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    A garage door is 4m longer that it is wide and 1 m higher than it is wide.

    The longest pole which can fit in side the garage is 7.5m long.

    How wide is the garage?

    Okay, I get the height to be x+1 , length to be x+4 and then the width to be x

    This involves quadratics but surely the length equals x+4 as it fits in the garage? Meaning that x, the width is 3.5m?

    But this is wrong according to the answers..
    any ideas?
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    the longest distance will be a diagonal. try some 3d pythagoras.
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    (Original post by Phredd)
    the longest distance will be a diagonal. try some 3d pythagoras.
    so it would be (x+4)^2 + (x+1)^2 = 7.5?
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    (Original post by madfish)
    so it would be (x+4)^2 + (x+1)^2 = 7.5?
    That's a diagonal across one side. Don't forget you are in 3 dimensions so you can have an even longer diagonal that involves the lengths of all 3 sides!
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    (Original post by davros)
    That's a diagonal across one side. Don't forget you are in 3 dimensions so you can have an even longer diagonal that involves the lengths of all 3 sides!
    ehhh I am not exactly sure what you mean :/
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    (Original post by madfish)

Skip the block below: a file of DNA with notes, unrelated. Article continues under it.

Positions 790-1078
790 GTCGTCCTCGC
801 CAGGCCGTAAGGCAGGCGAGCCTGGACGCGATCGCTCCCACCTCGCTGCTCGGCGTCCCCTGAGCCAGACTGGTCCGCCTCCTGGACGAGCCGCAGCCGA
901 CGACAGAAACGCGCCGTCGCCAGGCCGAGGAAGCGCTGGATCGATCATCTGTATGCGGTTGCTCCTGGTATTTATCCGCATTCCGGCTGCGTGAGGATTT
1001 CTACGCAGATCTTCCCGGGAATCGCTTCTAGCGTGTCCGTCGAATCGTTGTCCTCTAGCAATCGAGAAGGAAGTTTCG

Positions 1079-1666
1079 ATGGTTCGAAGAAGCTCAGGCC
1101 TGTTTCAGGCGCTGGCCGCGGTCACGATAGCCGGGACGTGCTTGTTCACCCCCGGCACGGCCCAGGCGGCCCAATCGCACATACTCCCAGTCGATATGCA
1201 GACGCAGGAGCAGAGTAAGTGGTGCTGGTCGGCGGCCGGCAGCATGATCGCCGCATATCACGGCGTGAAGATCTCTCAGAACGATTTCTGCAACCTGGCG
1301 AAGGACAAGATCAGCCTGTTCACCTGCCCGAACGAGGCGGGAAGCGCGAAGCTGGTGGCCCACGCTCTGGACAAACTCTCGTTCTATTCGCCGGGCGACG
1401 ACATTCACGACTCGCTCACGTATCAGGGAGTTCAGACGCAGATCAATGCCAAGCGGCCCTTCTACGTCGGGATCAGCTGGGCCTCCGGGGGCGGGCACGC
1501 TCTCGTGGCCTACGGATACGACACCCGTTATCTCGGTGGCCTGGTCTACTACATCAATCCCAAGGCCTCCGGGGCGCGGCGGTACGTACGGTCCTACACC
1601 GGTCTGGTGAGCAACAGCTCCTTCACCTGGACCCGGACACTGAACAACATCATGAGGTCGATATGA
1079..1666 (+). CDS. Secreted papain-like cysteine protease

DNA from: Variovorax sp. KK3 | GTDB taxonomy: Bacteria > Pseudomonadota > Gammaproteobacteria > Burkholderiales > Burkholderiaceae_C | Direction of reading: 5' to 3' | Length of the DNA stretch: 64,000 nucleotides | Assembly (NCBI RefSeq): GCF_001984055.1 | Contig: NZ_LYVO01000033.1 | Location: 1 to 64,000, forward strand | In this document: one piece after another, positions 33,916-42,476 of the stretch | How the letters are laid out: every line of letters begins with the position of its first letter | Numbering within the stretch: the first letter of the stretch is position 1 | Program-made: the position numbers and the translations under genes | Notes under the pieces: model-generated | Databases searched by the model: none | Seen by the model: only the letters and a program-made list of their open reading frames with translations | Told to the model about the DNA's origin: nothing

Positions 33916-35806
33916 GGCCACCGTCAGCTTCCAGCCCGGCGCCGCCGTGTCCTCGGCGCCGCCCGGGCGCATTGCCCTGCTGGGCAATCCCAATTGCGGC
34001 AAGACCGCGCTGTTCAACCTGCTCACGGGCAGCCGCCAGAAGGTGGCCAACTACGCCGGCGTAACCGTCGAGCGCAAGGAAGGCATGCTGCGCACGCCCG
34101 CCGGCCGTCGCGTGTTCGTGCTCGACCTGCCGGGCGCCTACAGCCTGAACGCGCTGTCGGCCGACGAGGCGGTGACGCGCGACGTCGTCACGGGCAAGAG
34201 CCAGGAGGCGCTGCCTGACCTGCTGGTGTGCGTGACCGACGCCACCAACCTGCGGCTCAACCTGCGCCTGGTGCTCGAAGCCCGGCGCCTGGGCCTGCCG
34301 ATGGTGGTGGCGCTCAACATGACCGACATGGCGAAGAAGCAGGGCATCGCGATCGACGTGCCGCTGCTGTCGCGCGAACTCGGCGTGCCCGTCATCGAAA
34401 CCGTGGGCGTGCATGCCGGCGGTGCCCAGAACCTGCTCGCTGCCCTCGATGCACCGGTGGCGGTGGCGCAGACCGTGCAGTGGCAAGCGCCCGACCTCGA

ehhh I am not exactly sure what you mean :/
    Have you done 3-D co-ordinates

    Or any 3-D Pythagoras

    For example , can you find the distance between (1, 2, 4) and (3, 6, 5)
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    (Original post by TenOfThem)
    Have you done 3-D co-ordinates

    Or any 3-D Pythagoras

    For example , can you find the distance between (1, 2, 4) and (3, 6, 5)
    nope I have never done that... wasnt on my GCSE course and I have not done it at alevel
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    (Original post by madfish)
    nope I have never done that... wasnt on my GCSE course and I have not done it at alevel
    Pythagoras in 2D:

    c^2 = a^2 + b^2

    Pythogaras in 3D:

    d^2 = a^2 + b^2 + c^2

    It certainly was part of your GCSE course.
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    (Original post by madfish)
    nope I have never done that... wasnt on my GCSE course and I have not done it at alevel
    Ok

    Well the diagonal in 3_D space is given by

    d^2 = a^2 + b^2 + c^2
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    (Original post by madfish)
    nope I have never done that... wasnt on my GCSE course and I have not done it at alevel
    Are you self-teaching or do you have a teacher who can go through this with you?

    There's basically a very simple extension of Pythagoras's theorem from 2 dimensions to 3 dimensions that will help you solve this, but you probably need to do some practice questions with it to see what's going on.
 
 
 
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